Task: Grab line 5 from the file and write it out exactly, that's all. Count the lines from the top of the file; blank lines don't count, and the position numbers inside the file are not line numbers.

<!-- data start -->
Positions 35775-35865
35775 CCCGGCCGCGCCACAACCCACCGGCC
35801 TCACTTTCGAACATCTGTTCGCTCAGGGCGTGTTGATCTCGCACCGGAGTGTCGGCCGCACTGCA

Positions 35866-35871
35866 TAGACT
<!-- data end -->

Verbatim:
35866 TAGACT